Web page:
Friday, September 16, 2005

California Natural Materials

I'm posting this mainly for those who might be weaving baskets in the California area because there seems to be a type of reed which was introducted in California in the National Forrests and along the rivers which is Arundo Donax, this is a member of the reed family and was imported to the U.S. from Japan or Asia. This is refered to in California by many as river cane because it grows along the river banks here, but this is not the same cane family as the Southeastern River Cane used in Cherokee or SE Indian baskets. Arundo is used in making musical instruments such as the Oboe and the reeds for Clarinets.

River Cane of the Southeast is a member of the Arundinaria family and is a native plant to the Southeastern U.S. I have also seen this group refered to as both a bamboo and a grass. This river cane grows all the way from at least Oklahoma to Virginia, although today the quality of the cane is not the same as in earlier days. This cane grew along the fertile areas of the SE, where today it has been replaced by farming operations. Pesticide is also a growing concern when harvesting and processing natural materials.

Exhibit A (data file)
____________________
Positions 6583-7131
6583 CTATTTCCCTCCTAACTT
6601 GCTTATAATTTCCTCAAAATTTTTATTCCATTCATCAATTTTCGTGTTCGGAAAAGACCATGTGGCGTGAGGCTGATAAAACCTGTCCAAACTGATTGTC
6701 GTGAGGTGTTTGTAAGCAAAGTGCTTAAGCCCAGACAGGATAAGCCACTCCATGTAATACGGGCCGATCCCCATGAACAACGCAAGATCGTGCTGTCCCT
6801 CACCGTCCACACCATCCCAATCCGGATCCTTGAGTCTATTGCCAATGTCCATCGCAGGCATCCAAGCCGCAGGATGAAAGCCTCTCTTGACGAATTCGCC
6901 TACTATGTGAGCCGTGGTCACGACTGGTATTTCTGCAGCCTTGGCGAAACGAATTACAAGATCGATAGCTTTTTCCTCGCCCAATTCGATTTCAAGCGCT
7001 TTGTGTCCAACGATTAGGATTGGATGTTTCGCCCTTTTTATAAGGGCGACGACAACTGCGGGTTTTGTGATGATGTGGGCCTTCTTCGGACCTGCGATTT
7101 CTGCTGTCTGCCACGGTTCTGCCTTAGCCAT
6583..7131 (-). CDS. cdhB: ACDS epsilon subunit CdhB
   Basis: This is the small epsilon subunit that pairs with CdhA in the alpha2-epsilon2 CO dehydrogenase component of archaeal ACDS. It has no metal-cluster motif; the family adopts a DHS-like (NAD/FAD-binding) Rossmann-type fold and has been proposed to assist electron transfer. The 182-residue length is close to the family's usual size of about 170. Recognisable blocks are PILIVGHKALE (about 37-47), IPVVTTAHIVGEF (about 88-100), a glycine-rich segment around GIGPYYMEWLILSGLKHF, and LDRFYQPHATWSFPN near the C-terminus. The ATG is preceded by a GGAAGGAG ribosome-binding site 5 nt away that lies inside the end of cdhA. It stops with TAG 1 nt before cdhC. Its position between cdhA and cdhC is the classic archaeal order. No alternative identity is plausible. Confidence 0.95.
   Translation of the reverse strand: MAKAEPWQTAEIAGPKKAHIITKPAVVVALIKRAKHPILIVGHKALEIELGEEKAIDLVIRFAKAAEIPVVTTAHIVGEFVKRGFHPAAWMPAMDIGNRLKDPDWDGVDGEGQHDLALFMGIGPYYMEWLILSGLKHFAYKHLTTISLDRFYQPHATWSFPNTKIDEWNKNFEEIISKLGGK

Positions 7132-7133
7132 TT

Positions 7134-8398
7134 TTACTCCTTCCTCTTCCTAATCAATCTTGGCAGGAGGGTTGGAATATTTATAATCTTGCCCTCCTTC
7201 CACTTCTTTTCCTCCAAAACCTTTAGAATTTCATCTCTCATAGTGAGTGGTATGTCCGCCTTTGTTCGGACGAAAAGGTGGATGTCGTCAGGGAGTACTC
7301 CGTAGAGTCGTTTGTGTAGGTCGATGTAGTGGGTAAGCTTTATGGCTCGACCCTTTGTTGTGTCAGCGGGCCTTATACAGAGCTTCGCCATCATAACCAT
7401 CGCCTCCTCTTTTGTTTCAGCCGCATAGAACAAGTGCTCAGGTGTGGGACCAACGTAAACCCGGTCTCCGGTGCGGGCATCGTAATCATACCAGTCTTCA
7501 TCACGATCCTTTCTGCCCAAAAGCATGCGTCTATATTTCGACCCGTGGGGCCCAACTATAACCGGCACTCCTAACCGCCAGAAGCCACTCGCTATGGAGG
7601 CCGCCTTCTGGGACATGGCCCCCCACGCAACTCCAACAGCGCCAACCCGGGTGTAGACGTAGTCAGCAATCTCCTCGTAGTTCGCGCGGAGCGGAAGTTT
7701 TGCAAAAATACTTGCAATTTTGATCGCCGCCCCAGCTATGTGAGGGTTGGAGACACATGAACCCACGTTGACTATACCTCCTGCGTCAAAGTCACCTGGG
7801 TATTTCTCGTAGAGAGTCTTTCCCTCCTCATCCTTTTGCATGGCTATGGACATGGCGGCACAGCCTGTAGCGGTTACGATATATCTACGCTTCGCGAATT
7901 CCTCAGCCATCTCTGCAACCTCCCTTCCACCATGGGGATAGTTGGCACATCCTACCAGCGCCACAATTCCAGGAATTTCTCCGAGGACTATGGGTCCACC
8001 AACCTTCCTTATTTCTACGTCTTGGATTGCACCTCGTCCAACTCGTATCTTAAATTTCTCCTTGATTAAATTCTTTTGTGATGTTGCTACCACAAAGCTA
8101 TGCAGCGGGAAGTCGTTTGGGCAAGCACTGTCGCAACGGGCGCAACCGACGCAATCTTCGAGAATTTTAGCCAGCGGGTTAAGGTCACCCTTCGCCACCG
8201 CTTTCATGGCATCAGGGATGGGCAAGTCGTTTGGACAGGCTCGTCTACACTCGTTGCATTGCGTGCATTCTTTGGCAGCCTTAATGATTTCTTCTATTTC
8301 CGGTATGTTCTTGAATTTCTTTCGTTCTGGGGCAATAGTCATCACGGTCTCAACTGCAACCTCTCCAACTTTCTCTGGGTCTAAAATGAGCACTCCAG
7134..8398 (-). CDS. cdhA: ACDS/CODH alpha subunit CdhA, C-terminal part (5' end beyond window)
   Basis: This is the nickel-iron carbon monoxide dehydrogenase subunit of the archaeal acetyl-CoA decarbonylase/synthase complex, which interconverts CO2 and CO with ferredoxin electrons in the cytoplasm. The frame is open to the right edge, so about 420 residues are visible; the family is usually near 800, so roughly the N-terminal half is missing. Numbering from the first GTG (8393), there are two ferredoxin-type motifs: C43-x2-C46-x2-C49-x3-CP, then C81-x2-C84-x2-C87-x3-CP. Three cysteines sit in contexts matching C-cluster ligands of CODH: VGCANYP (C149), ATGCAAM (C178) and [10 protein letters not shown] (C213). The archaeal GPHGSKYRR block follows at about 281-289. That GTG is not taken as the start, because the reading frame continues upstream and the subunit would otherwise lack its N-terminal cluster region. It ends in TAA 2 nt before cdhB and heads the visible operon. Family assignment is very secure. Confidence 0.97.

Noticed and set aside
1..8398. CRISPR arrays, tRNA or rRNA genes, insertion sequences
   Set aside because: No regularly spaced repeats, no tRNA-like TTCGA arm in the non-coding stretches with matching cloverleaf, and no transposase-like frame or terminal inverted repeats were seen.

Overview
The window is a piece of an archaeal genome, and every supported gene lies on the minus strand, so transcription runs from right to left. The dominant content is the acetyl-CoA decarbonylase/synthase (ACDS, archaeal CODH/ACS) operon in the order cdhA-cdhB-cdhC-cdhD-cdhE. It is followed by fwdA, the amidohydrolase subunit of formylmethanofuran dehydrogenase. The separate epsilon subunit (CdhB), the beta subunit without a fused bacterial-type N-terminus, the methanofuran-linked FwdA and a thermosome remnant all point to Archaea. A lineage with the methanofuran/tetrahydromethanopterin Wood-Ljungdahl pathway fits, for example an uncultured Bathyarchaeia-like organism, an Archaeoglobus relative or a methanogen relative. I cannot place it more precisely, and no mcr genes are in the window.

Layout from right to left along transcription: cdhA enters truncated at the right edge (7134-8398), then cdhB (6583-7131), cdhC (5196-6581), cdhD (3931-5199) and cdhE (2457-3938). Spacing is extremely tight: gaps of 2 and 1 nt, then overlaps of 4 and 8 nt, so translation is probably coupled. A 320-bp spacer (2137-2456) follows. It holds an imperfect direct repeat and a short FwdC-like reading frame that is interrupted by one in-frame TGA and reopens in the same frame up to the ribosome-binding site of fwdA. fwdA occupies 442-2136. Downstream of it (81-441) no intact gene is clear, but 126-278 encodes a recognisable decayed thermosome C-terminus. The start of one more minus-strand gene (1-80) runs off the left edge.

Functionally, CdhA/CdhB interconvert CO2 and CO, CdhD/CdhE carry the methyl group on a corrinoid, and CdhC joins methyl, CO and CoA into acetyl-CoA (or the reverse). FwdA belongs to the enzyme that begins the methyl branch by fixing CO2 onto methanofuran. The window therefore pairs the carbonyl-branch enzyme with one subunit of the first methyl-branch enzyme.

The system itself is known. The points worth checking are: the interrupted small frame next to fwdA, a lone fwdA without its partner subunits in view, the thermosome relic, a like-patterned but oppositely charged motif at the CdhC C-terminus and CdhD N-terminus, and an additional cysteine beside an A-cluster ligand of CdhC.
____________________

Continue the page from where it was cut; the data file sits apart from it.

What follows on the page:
If you have done any research of early America, many explorers refer to the thick cane brakes that they had to go through and describe using an axe or hatchet to cut a path through it, this is the River Cane they were refering to. Daniel Boone speaks of it when he went into Kentucky in the 1700s.

In California also if gathering willow in the southern part of the state, mountain lions can be a real concern.

The photo above is of my River Cane, it has to grow to about the size of your thumb to be usable for processing and weaving. The best river cane is that which is about the size of your thumb, it is usually harvested in the winter. In the SE you can also find it in some of the National Forrests and Native Americans are usually allowed to gather it from there, if for personal use.